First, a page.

Friday, June 3, 2011

Bloomberg administration trying to force grocery stores to make costly electrical upgrades

The Bloomberg administration is trying to force grocery stores to make costly electrical upgrades so they can stay open in a blackout, the Daily News has learned.

Legislation introduced in Albany at Bloomberg's request would require the stores and big gas stations to rewire their buildings so they could quickly switch to an "alternative power source" when main electrical service fails.

City officials estimate the work could cost as much as $20,000 - all of which would be picked up by the store owner."It would be an expense that would certainly hurt," said Ralph Bombardiere, executive director of the state Association of Service Stations and Repair Shops."It is just an unfunded mandate," Bombardiere added.

City officials said the legislation would ensure that residents have access to food and fuel during emergencies.

Stores and gas stations would also benefit because they could stay open during a crisis - and continue to make money, said Emergency Services Commissioner Joseph Bruno. "It helps us deal with the overall emergency, but it helps them do commerce," Bruno said.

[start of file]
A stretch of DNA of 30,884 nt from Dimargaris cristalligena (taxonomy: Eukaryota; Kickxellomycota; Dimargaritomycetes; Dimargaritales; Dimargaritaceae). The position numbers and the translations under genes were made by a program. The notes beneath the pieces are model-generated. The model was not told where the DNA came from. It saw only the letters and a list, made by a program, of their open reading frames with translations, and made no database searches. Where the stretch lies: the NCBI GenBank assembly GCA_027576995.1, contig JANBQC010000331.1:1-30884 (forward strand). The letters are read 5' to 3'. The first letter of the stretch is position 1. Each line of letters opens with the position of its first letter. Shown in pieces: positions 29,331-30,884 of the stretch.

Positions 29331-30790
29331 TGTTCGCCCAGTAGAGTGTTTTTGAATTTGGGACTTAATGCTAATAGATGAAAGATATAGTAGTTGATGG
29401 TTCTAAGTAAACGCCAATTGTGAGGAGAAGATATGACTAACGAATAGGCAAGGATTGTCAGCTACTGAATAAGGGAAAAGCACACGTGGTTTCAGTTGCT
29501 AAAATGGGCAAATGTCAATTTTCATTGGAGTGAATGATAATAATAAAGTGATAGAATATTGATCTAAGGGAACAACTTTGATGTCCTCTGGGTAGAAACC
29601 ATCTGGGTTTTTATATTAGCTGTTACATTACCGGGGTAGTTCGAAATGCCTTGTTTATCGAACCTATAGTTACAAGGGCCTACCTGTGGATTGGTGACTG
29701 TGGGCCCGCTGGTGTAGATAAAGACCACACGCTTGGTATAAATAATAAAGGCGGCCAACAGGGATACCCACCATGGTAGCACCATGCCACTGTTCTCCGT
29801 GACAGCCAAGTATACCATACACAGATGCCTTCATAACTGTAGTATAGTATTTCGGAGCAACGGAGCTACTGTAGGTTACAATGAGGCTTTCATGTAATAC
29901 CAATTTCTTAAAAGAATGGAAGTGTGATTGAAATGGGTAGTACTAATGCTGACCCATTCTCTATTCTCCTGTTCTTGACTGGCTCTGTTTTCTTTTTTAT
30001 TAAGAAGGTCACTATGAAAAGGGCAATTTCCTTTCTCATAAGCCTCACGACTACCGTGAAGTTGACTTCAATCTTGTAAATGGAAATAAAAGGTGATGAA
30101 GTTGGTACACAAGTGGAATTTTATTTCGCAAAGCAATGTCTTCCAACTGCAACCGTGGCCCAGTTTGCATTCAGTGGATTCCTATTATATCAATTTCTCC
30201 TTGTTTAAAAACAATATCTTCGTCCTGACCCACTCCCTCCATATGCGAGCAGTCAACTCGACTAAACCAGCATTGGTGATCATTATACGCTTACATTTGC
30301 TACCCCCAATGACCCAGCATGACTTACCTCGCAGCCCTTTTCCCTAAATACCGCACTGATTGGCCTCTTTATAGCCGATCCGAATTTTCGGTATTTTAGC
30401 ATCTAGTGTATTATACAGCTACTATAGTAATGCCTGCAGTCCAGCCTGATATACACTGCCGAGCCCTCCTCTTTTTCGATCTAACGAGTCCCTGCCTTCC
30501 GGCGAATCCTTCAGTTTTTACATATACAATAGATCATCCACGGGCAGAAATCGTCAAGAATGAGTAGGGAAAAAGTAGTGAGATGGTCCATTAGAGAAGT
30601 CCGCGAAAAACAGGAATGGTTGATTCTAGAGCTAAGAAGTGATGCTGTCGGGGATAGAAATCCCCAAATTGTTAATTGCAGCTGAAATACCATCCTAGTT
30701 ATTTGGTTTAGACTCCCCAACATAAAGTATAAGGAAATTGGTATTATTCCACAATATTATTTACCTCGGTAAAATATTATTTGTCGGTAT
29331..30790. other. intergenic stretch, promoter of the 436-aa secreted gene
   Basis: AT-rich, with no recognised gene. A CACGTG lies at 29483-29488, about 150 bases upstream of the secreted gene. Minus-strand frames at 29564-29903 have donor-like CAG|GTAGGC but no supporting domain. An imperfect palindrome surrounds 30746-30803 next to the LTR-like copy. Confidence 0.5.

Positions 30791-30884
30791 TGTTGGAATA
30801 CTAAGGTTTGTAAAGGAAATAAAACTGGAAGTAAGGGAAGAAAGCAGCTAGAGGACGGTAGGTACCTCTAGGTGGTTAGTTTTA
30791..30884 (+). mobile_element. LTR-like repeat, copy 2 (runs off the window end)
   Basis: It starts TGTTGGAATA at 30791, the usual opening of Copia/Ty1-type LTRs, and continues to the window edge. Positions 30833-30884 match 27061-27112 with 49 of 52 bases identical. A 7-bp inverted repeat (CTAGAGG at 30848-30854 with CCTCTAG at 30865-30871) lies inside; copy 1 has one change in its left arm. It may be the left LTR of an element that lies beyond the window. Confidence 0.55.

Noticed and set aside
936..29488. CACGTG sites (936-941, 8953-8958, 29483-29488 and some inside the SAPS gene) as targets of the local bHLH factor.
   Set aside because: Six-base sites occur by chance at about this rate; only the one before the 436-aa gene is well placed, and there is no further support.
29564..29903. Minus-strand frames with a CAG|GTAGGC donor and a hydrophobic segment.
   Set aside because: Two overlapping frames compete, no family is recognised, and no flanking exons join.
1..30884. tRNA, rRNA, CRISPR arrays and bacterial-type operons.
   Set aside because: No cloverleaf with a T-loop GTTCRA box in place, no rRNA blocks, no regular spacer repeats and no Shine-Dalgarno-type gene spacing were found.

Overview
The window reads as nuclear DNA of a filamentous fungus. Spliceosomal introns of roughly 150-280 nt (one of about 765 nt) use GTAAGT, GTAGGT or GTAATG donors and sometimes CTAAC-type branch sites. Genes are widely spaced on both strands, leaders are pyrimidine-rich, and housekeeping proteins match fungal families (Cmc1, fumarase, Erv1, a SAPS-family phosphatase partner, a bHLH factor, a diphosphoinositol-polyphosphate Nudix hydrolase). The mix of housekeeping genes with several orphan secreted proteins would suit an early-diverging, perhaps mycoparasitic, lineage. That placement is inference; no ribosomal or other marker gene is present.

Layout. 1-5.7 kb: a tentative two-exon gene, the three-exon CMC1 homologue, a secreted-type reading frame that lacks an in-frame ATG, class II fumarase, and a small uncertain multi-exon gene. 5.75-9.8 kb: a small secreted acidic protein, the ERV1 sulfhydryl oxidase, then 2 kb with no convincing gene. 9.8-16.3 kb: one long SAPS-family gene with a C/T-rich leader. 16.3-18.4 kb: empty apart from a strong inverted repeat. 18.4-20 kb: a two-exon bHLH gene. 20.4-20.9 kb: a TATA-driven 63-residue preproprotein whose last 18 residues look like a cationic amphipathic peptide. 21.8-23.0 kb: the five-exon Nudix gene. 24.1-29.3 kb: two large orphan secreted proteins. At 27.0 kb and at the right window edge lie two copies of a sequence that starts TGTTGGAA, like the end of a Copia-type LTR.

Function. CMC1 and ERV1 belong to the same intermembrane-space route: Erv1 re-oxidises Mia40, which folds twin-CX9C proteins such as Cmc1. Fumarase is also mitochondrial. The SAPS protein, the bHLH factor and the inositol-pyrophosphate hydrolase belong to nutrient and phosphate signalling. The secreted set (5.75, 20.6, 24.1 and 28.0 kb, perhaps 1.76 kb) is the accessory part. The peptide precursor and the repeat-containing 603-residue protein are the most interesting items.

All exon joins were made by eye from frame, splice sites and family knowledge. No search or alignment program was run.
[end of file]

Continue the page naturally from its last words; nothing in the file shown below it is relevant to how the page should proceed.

The legislation stems from the work of a task force that studies the city's response to the 2003 blackout that struck much of the Northeast.

During that crisis, even stores that obtained backup generators struggled to open because they were not wired to accept the power.

The legislation does not require stores to install backup generators."We are saying get yourself ready," Bruno said.

The legislation affects grocery stores that have 20,000 square feet or more of floor space or 60 or more employees; and fuel stations with tank capacity of at least 25,000 gallons.

Assembly members Carl Heastie and Vanessa Gibson of the Bronx sponsored the legislation in the Assembly. So far, the bills have no backers in the GOP-controlled state Senate.

"We learned a very clear lesson in 2003 - when you are doing emergency preparedness planning for more than 8 million New Yorkers, you can't overlook the basic needs of motorists, and fuel is at the top of that list," Gibson said.

BY Glenn Blain / NY DAILY NEWS
Friday, June 3rd 2011, 7:00 AM